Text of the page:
Less invasive O-arm navigation-guided excision of thoracic extraosseous intraforaminal osteoblastoma: A case report
- Department of Spine, Sancheti Institute of Orthopaedics and Rehabilitation, Pune, Maharashtra, India
- Department of Orthopaedics, Sancheti Institute of Orthopaedics and Rehabilitation, Pune, Maharashtra, India.
Siddharth Manik Katkade, Department of Spine, Sancheti Institute of Orthopaedics and Rehabilitation, Pune, Maharashtra, India.
DOI:10.25259/SNI_467_2022Copyright: © 2022 Surgical Neurology International This is an open-access article distributed under the terms of the Creative Commons Attribution-Non Commercial-Share Alike 4.0 License, which allows others to remix, transform, and build upon the work non-commercially, as long as the author is credited and the new creations are licensed under the identical terms.
How to cite this article: Shailesh Ramakant Hadgaonkar1, Siddharth Manik Katkade1, Pramod Dashrath Bhilare1, Parag Kantilal Sancheti2. Less invasive O-arm navigation-guided excision of thoracic extraosseous intraforaminal osteoblastoma: A case report. 23-Jun-2022;13:263
How to cite this URL: Shailesh Ramakant Hadgaonkar1, Siddharth Manik Katkade1, Pramod Dashrath Bhilare1, Parag Kantilal Sancheti2. Less invasive O-arm navigation-guided excision of thoracic extraosseous intraforaminal osteoblastoma: A case report. 23-Jun-2022;13:263. Available from: https://surgicalneurologyint.com/?post_type=surgicalint_articles&p=11670
Background: Gross-total excision of spinal osteoblastomas remains challenging as they are typically found in close proximity to major neural and/or vascular structures. Here, we found that O-arm navigation allowed for safe/effective excision of a spinal osteoblastoma in a 29-year-old male.
Case Description: A 29-year-old male presented neurologically intact with mid back pain of 8 months’ duration and 2 months of the left-sided chest wall discomfort. X-rays showed a sclerotic left D12 pedicle, while the MRI revealed an extradural lesion in extending into the left D11-12 neural foramen (i.e., hypointense on both T1- and T2-weighted images). The CT scan suggested a “floating” foraminal radiolucent lesion with surrounding vertebral body/posterior elements sclerosis and dense peripheral rim enhancement. These findings were diagnostic for an osteoblastoma. Utilizing O-arm navigation, the nidus and full extent of the lesion were excised (i.e., utilizing intralesional curettage). Two year’s postoperatively, there was no MR evidence of tumor recurrence.
Conclusion: O-arm navigation provided accurate intraoperative localization to safely and fully excise a left D11– D12 spinal osteoblastoma.
Keywords: Accuracy, O-arm navigation, Safety, Spinal osteoblastoma, Various operative modalities
About 40% of all osteoblastomas are found in the spine. They mostly involve the posterior spinal elements and occur in, in descending order, the cervical, lumbar, and thoracic regions.[
A 29-year-old male presented with 8 months of mid back pain and 2 months of the left-sided chest wall discomfort with VAS 8/10. His examination revealed diffuse mid back tenderness but no neurological deficit. X-rays showed a mixed sclerotic/lytic lesion involving the left D12 pedicle and superior articular process [
X-ray and MRI images; (a) AP view showing sclerosis of the left D12 pedicle, (b) lateral view showing radiolucent shadow in D12 superior articular process along, (c) sagittal T1WI showing hypointense lesion surrounded by isointense shadow, (d) sagittal T2WI showing hypointense shadow obliterating foramen, and (e) axial T1WI and (f): axial T2WI showing involvement of pedicle and part of endplate (white arrows).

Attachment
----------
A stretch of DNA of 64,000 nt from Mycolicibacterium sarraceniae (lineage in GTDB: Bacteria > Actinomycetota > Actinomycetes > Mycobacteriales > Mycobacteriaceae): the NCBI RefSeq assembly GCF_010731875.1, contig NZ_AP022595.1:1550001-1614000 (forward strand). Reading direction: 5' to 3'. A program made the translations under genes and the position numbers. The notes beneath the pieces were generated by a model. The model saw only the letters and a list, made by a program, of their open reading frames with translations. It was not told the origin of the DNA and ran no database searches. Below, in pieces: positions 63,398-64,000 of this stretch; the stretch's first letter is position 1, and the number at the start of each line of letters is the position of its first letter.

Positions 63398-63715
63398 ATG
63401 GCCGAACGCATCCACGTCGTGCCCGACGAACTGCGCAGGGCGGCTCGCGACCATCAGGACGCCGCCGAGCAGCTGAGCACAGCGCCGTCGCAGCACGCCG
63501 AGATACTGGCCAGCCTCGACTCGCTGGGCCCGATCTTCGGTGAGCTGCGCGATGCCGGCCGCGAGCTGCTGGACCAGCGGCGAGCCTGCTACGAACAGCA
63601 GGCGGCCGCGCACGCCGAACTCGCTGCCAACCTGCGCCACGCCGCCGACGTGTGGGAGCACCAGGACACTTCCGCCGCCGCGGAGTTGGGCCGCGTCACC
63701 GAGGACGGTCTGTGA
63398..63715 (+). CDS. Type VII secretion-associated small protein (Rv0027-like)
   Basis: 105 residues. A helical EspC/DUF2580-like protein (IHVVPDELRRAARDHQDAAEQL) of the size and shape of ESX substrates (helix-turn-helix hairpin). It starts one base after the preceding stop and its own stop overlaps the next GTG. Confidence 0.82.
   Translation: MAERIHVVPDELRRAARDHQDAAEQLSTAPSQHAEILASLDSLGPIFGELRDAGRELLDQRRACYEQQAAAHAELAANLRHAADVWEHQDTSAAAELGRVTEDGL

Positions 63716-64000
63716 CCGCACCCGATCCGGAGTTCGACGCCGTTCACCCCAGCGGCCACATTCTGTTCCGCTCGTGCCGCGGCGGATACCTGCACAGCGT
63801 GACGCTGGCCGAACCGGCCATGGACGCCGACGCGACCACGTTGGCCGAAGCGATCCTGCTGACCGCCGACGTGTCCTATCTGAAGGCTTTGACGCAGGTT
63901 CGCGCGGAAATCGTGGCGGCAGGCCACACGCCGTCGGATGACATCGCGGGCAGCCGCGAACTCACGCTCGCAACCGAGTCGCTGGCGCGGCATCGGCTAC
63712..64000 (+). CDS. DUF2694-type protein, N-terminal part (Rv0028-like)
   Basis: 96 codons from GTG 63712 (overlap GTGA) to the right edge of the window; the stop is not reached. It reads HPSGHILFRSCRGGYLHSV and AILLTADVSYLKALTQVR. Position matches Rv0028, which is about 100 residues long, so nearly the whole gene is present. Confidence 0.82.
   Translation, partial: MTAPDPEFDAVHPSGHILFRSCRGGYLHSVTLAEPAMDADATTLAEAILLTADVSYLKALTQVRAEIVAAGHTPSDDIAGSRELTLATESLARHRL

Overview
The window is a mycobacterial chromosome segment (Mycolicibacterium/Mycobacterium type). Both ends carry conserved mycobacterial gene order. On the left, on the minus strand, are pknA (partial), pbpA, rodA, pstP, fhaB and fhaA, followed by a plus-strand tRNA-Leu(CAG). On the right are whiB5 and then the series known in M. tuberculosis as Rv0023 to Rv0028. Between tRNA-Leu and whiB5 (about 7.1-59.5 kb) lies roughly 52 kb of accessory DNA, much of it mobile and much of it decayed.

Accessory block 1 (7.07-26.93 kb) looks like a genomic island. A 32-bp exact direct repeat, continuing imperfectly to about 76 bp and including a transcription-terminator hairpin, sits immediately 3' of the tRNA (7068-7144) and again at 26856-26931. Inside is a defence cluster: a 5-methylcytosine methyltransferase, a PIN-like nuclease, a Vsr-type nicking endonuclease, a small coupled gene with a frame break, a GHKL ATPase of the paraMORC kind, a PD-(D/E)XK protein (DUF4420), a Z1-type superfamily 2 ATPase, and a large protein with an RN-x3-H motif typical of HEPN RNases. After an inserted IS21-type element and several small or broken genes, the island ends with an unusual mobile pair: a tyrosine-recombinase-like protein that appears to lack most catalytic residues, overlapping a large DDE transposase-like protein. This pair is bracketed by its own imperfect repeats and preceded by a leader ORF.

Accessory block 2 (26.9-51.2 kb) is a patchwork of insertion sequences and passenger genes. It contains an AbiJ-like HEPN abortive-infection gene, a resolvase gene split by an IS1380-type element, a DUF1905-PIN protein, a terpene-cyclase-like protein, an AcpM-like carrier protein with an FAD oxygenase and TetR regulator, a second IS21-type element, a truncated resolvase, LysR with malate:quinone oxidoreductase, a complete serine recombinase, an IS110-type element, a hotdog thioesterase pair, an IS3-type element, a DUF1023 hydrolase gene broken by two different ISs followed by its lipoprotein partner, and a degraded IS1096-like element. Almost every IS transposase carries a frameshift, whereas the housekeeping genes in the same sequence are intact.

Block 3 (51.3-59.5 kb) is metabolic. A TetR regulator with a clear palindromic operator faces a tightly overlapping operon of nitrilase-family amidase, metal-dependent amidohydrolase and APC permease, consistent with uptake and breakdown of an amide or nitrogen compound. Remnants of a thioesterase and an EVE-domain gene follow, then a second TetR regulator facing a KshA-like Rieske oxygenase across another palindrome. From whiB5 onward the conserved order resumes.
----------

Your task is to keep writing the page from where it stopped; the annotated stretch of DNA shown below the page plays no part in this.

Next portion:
Using O-arm navigation, the tumor was entirely excised (i.e., including the tumor nidus and intralesional curettage) and followed by a standard posterior midline pedicle/ screw/rod instrumented fusion from D11 to L1 level [
(a) Postoperative X-ray showing absent nidus and proper implantation, (b) histopathological slide showing a neoplasm composed of interanastomosing trabeculae of woven bone lined by a single layer of osteoblast set within loose edematous fibrovascular stroma with no evidence of increase mitosis or necrosis consistent with osteoblastoma, and (c-f) 2 years postoperative CT images showing no signs of recurrence.
Frequency and location of osteoblastomas
Osteoblastomas constitute 1% of all bone tumors, with 40% localized to the spine. They are typically located in posterior elements, in descending order, of the cervical, lumbar, thoracic spine, and only rarely the sacrococcygeal levels. About 80% of osteoblastomas occur in patients under 30 years of age and are predominantly found in males (i.e., male-to-female ratio of 2.5:1). The pain associated with osteoblastomas is somewhat less robust with NSAIDS/aspirin versus osteoid osteomas (i.e., defined as < 1.0 cm).[
Two presentations: Conventional versus aggressive
There are two types of osteoblastomas; conventional and aggressive.[
Surgical recommendations for osteoblastomas
The total excision of osteoblastomas is recommended as they have a 50% recurrent rate with partial/subtotal excision.[
Rajasekaran et al. used of fluoroscopy-based computer navigation in four cases of osteoid osteoma.[
Campos et al. used O-arm navigation in video-assisted thoracoscopic surgery for resection of osteoid osteoma in dorsal vertebra.[
O-arm navigation aids accurate location of spinal osteoblastoma and helps to target the nidus resulting in it’s safe and complete excision with intraoperative confirmatory CT scan avoiding neural damage, minimizing dissection, bone removal, and blood loss resulting in faster recovery.
The authors certify that they have obtained all appropriate patient consent.
Publication of this article was made possible by the James I. and Carolyn R. Ausman Educational Foundation.
There are no conflicts of interest.
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